Investors lose $7.6 million case against Morgan Keegan
Sept 13 (Reuters) - A group of investors who claimed Morgan Keegan & Co defrauded them in their purchase of money-losing bond funds has lost a $7.6 million securities arbitration case against the brokerage, according to a ruling.
But one of the three arbitrators in case, filed in the names of several family trusts and individual retirement accounts, signed a written dissent objecting to the ruling. That could give the investors some leverage if they ask a court to throw out the ruling - an unusual move that is rarely successful, say lawyers.
The investors filed the case against Morgan Keegan, a unit of Raymond James Financial Inc, in 2010, alleging civil fraud, misrepresentation and the sale of unsuitable investments, among other things. They sought more than $7.6 million for losses stemming from bond funds that Morgan Keegan sold, according to the ruling, dated Monday.
The funds, which dropped as much as 80 percent in 2008, were the subject of a $200 million regulatory fine agreed to by Morgan Keegan in 2011. The firm was accused by federal and state regulators of inflating the value of mortgage-backed securities in the funds just as the housing market was collapsing in 2007.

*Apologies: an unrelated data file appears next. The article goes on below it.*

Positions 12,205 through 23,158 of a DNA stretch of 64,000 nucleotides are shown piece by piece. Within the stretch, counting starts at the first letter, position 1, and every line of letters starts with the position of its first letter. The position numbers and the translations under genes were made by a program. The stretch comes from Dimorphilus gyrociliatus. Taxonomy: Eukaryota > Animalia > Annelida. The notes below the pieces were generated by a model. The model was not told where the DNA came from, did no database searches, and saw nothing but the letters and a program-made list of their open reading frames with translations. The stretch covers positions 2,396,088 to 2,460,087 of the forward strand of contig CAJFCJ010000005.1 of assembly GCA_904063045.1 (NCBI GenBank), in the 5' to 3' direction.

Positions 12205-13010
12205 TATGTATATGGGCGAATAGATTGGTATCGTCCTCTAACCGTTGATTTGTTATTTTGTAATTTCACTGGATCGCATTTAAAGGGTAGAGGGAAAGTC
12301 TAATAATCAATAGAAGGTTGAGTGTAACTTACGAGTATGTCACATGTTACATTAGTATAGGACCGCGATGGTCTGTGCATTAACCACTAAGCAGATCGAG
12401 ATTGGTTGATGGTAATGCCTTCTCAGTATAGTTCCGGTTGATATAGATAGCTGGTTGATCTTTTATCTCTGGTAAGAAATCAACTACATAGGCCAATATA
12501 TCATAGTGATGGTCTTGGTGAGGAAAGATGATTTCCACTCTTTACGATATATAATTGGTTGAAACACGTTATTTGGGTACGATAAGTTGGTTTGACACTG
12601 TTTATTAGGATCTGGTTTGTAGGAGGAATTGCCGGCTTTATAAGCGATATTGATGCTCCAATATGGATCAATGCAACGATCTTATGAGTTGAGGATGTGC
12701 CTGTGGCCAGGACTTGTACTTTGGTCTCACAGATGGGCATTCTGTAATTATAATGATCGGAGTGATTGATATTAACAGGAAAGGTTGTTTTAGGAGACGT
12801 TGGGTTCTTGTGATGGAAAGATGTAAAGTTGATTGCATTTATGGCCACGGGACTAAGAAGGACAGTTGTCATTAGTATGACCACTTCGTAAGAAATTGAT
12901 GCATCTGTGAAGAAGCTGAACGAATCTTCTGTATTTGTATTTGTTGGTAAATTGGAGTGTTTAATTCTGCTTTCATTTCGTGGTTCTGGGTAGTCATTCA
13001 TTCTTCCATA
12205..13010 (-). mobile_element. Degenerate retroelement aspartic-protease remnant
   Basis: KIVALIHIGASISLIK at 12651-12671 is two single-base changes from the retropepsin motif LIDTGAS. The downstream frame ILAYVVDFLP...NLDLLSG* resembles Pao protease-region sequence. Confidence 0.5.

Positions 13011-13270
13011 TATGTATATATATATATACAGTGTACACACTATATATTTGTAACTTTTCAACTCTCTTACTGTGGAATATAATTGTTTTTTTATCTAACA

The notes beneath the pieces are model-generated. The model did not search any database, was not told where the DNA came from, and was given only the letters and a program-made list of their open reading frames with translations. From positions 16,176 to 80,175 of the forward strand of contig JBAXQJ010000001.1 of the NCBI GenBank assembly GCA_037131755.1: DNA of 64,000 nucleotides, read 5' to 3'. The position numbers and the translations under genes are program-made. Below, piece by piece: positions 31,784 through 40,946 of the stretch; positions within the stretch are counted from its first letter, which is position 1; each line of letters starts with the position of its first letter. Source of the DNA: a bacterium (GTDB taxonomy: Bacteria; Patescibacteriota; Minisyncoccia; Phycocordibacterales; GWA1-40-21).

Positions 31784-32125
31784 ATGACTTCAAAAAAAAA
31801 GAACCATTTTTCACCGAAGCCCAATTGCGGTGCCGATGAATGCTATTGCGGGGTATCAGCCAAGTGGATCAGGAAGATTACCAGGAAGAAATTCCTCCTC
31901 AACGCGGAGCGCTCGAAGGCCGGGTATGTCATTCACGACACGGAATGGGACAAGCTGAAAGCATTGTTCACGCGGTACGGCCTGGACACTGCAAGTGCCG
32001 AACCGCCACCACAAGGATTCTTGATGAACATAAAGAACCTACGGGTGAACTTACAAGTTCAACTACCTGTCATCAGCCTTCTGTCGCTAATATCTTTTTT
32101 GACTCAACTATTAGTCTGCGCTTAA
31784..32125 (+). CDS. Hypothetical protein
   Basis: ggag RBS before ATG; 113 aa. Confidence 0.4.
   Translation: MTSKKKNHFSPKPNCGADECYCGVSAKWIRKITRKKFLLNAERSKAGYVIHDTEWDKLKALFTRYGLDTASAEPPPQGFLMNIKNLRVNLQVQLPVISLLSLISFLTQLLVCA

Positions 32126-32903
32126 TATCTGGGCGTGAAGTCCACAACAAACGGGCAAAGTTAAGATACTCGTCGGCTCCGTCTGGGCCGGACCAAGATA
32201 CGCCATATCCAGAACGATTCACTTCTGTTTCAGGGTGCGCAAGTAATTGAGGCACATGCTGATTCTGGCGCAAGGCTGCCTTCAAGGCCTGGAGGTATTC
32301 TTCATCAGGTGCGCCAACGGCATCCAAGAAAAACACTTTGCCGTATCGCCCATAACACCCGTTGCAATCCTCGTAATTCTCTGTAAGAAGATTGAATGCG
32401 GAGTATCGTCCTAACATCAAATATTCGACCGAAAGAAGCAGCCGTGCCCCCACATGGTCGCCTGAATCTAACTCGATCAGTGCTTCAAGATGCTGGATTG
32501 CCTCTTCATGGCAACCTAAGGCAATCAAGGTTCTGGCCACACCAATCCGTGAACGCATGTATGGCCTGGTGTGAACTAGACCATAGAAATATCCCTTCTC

Morgan Keegan was inundated by more than 1,000 cases related to the funds. Some of those cases are still winding through the Financial Industry Regulatory Authority's arbitration process.
A Morgan Keegan spokeswoman declined to comment. A lawyer for the investors did not immediately return a call requesting comment.
Arbitrators heard the case in Las Vegas. The three FINRA arbitrators, as is customary, did not provide reasons for their decisions.
- Tweet this
- Share this
- Digg this
- Storm to cloak Midwest to Northeast in snow, freezing rain
- Insight - In Yemen, al Qaeda gains sympathy amid U.S. drone strikes
- UPDATE 1-Would-be millionaires rush into 2nd-largest U.S. Mega Millions drawing
- UPDATE 2-Canada household debt-to-income ratio hits record high
- Insight: In Yemen, al Qaeda gains sympathy amid U.S. drone strikes